It’s that wonderful time of month again. The time for us to sit around with an interesting artist and talk about their work, the wonderful and weird hobby of 3D printing, and life in general. This month, we had a blast chatting with Christopher, the artist behind BlueWyvern. He’s been making his work available on MiniHoarder since he started, and has quite the collection available. He’s also has a Patreon that you can subscribe to, and receive all of his models for a low monthly cost.

Miniature Spotlight: Stinger

For every Artist Spotlight, we have one of the artist’s miniatures professionally painted. This months, we’ve asked our friend Max at MadMax Miniatures. Christopher selected one of the models from his recent “The Hive” collection, Stinger. Max did a phenomenal job bringing this model to life. You can find more work by BlueWyvern on their store here.

blank

MH: We’ve had the pleasure of knowing you for quite awhile now, and remember when you first got started. Can you tell us about what first got you interested in sculpting 3D printable minis, and how you’ve ended up where you are now?

Christopher: I started BlueWyvern at the start of 2021 in February. But, coming up with BlueWyvern was a long and tedious journey. Having been in the 3D sculpting field for many years now I wanted to do something for myself. To set up my own company where I could bring my own original and unique looking fantasy miniatures to the Tabletop market and make a living off of it. That is a dream of mine that keeps me going every day. Creating an environment where I could independently create miniatures so I don’t have to rely on other people. Having to be dependent on other people to make content is something I absolutely despise.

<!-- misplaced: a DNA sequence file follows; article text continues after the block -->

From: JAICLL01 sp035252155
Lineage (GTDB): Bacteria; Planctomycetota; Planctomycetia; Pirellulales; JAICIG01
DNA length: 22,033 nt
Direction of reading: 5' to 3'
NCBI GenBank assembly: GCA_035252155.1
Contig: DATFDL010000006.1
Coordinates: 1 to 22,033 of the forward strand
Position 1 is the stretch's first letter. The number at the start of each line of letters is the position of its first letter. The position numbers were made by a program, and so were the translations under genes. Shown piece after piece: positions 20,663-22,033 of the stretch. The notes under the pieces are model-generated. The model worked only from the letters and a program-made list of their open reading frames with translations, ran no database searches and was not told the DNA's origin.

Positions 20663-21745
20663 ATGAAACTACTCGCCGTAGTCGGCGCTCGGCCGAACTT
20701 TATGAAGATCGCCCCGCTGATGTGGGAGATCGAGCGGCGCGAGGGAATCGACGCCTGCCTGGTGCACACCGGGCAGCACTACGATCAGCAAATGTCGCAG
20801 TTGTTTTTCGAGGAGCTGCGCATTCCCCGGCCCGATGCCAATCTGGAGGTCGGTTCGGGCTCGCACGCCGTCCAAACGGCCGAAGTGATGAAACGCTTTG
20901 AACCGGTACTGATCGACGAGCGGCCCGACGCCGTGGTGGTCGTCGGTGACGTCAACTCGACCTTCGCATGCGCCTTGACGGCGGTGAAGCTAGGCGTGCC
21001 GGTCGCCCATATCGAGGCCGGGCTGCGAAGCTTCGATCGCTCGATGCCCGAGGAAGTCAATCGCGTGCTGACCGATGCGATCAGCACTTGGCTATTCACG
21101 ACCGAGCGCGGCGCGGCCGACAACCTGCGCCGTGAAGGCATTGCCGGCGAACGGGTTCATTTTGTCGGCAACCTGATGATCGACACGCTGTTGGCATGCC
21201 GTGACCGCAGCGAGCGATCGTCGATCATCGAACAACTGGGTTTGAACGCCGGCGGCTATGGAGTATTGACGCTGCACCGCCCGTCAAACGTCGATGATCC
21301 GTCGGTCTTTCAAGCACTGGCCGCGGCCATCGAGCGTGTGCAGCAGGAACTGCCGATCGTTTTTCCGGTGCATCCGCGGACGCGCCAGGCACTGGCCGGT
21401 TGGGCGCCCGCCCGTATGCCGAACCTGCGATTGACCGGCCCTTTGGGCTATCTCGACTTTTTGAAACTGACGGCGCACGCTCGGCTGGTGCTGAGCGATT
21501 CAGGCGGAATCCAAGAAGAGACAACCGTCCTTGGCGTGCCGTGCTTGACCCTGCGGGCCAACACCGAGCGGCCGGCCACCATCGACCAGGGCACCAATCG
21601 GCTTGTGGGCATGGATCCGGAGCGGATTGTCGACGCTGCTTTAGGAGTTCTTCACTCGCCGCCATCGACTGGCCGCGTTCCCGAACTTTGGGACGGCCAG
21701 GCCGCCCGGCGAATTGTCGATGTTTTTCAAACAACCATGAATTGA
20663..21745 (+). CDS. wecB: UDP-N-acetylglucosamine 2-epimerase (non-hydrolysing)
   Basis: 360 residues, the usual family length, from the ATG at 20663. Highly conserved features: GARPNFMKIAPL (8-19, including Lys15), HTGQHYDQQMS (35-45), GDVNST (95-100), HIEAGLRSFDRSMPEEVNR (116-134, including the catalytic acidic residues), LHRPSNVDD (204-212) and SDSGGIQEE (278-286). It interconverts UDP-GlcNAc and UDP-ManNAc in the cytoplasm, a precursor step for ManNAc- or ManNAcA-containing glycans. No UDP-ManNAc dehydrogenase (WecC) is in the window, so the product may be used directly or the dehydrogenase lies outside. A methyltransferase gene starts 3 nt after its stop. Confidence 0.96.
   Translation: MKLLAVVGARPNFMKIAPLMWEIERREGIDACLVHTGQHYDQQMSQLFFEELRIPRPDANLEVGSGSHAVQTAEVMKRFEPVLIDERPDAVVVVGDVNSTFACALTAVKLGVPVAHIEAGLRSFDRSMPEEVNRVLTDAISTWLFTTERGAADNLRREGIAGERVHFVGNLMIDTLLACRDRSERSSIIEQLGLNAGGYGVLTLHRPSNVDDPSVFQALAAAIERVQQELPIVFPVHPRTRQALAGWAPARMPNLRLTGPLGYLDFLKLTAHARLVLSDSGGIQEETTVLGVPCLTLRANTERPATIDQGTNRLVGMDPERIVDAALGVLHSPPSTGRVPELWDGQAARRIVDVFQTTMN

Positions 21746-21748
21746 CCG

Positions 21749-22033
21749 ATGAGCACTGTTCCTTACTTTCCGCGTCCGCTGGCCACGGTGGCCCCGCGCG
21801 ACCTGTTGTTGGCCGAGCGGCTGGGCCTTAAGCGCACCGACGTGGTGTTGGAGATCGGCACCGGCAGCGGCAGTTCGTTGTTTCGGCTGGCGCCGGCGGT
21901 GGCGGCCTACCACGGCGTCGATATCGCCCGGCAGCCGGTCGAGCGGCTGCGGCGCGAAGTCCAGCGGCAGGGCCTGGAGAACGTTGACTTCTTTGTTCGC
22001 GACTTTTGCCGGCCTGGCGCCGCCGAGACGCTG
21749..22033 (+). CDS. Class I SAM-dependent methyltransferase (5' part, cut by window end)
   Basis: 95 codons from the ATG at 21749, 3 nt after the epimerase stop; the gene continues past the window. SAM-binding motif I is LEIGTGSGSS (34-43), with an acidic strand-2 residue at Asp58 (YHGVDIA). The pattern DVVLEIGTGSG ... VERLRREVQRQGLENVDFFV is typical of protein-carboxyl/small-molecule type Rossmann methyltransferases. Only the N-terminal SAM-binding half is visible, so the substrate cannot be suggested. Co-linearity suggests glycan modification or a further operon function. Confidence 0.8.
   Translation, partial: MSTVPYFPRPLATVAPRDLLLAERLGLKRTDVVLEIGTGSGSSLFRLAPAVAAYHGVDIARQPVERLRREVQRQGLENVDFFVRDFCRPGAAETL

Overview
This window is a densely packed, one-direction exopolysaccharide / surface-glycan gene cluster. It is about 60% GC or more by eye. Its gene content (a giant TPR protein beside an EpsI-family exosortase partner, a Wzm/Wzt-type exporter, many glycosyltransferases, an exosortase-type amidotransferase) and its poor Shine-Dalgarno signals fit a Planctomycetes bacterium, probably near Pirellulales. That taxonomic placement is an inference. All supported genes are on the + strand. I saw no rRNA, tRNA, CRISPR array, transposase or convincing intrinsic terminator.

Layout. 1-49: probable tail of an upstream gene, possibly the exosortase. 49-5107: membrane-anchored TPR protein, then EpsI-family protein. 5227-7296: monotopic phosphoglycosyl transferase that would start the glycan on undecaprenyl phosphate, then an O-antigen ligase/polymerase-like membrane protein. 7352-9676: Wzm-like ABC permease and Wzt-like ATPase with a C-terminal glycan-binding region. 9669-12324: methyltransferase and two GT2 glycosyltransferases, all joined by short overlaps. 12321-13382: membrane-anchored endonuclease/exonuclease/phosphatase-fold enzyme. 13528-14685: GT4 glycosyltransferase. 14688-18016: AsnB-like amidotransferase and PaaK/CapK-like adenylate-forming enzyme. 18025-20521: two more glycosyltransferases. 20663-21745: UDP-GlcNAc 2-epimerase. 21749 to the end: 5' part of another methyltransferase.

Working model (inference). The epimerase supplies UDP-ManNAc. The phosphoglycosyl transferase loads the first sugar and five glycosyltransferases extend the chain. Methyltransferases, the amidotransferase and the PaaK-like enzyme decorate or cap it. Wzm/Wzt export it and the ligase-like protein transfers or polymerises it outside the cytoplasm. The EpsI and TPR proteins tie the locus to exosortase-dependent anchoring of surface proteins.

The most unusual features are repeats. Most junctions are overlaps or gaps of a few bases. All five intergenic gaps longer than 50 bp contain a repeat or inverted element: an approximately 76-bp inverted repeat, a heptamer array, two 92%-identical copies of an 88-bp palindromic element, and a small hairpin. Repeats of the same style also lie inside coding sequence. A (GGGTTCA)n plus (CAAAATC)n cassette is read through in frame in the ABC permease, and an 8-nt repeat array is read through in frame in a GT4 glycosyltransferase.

At the beginning, when I started brainstorming about how I want to make my miniatures a reality. I took Character/creature design as a base. That was something I have always been passionate about and I knew I wanted to focus on. But I didn’t have an idea on what my selling point would be. After playing a lot of tabletop games months prior, I noticed that a lot of 3D miniatures looked very similar to one another. I felt like there really wasn’t anything unique going on with any of the miniatures I had seen both in real life and online. To me it felt like if I had seen one miniature, I had seen them all. So, it finally hit me. I could 3D sculpt original and unique looking miniatures that people could 3D print for their own tabletop games. Miniatures you couldn’t find anywhere else. That was a branch of 3D miniature sculpting that I could do completely solo. Perfect for what I was searching for.